The family went over to your sister’s house on Sunday for a Veteran’s Day BBQ. We played Cornhole and devoured ample amounts of high-calories southern food. I had a cheeseburger (all of the fixins), some baked beans, and potato casserole. The casserole was always my favorite, remember? People complained it was too dry. I took the leftovers home.
I expected you to walk through the side door to join us. I imaged you in your faded, blue-gray Local 80 Union sweatshirt and shorts. You wore shorts year-round. I saw you as a weary traveler that found solace and peace in a local family diner. You didn’t say much when you wandered in. You never had to. The smoking section was out back.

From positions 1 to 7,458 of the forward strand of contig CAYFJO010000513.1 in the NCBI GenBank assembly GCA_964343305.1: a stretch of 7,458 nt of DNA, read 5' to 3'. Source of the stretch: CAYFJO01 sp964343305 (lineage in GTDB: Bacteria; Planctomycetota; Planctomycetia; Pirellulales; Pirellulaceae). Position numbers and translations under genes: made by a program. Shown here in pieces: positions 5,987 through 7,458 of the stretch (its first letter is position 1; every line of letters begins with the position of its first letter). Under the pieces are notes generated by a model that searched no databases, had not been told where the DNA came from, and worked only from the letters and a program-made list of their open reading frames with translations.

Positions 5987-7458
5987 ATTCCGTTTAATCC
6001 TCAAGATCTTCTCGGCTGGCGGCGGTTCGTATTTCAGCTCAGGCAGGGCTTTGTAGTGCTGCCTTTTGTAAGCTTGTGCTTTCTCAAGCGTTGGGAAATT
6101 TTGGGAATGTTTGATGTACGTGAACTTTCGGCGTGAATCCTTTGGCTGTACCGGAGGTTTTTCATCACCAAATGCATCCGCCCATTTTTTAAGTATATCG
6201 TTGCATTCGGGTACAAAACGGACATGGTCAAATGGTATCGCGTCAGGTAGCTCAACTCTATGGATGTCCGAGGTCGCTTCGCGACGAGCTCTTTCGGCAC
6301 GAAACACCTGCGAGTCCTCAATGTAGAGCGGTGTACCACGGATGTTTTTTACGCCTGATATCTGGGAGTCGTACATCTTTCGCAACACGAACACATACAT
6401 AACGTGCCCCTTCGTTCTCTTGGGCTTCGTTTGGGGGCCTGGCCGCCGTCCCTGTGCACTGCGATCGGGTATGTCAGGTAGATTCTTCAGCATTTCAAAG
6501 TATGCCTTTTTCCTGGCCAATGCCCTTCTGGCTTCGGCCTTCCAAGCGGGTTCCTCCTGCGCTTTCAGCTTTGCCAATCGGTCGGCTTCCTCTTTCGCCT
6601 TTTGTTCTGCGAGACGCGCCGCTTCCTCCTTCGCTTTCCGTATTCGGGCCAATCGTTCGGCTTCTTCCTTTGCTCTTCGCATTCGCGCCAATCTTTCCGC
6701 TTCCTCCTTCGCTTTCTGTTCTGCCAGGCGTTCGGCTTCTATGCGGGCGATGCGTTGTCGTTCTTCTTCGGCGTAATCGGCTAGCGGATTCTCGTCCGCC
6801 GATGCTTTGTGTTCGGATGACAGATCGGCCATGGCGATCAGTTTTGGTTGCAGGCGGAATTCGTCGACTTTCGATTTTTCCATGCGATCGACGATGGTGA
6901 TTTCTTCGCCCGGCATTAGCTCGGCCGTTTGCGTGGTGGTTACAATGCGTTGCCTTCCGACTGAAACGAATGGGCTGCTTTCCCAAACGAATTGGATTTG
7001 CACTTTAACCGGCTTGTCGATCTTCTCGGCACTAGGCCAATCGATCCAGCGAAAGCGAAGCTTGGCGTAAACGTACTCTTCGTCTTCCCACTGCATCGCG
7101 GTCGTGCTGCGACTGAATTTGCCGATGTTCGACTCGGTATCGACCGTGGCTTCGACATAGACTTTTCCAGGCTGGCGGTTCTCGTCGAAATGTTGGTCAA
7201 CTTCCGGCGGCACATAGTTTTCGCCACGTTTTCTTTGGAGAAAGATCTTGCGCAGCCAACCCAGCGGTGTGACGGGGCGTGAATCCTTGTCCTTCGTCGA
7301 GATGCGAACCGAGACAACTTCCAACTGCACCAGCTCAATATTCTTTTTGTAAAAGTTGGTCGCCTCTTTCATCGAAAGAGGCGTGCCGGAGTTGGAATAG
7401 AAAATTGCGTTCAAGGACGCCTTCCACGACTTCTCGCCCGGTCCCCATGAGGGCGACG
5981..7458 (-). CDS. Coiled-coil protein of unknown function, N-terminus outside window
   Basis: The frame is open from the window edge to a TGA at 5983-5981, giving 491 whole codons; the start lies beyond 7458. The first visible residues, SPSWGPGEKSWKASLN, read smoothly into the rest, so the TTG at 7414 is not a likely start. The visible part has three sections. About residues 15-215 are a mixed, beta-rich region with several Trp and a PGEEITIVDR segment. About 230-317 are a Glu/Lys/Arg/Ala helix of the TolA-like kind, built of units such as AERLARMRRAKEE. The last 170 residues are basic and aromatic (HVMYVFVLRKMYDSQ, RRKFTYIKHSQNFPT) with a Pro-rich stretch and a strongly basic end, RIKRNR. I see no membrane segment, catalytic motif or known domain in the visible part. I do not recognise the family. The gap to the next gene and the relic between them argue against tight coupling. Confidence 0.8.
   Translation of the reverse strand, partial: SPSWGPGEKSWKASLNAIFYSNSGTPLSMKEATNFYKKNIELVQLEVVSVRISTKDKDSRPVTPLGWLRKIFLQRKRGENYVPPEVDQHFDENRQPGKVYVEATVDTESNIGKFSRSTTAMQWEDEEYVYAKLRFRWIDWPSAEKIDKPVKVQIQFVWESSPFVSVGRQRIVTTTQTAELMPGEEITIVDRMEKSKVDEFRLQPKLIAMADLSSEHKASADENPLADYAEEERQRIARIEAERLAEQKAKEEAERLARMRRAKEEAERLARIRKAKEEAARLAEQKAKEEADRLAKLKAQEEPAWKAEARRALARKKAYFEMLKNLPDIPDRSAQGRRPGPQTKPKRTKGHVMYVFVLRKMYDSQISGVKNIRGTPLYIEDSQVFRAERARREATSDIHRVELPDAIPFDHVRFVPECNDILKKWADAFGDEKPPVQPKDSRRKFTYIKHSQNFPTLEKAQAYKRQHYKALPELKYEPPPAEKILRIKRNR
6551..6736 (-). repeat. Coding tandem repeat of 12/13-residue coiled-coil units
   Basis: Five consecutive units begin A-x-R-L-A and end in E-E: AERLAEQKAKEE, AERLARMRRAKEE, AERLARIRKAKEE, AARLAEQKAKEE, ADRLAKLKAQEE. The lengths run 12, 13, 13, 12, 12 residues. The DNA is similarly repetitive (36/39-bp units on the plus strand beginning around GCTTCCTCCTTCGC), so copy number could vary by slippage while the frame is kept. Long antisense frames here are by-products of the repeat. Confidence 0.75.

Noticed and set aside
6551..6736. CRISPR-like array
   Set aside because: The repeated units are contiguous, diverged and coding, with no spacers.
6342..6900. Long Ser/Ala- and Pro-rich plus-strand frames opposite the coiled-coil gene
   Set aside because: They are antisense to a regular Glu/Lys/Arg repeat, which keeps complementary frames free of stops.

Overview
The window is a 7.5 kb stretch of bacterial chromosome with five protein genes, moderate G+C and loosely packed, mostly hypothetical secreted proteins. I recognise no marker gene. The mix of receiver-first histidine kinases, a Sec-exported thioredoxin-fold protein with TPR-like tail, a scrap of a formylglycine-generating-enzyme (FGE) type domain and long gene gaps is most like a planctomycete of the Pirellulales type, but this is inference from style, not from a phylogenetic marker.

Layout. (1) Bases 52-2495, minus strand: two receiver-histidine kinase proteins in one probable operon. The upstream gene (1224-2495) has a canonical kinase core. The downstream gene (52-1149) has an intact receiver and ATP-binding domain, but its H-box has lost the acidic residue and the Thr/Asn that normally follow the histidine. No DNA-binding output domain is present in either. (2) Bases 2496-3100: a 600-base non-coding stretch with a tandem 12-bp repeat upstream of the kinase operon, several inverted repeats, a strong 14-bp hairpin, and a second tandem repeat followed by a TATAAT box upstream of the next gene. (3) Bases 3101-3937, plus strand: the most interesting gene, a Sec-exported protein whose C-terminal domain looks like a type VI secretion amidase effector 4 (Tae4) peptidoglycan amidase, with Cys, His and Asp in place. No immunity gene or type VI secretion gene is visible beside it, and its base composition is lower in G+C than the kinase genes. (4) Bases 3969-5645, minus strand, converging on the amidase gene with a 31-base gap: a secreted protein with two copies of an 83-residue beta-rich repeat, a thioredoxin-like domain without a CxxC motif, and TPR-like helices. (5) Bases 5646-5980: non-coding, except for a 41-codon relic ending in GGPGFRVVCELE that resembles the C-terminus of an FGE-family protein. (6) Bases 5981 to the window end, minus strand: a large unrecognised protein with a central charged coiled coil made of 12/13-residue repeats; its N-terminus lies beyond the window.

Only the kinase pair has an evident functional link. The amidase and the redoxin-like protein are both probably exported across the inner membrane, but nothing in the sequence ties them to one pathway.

I made my way outside to sit with you and talk about work and life. I didn’t drink or smoke anymore, so I felt slightly out of place. You knew how horrible my anxiety was. I was able to push through it and explained to you the necessity of maintaining a positive outlook.
I rinsed off my plate and placed it in the dishwasher. I glanced outside to see if you were still there, still smoking those damn cigarettes. You were gone. You were never there.
The ashes were still smoldering.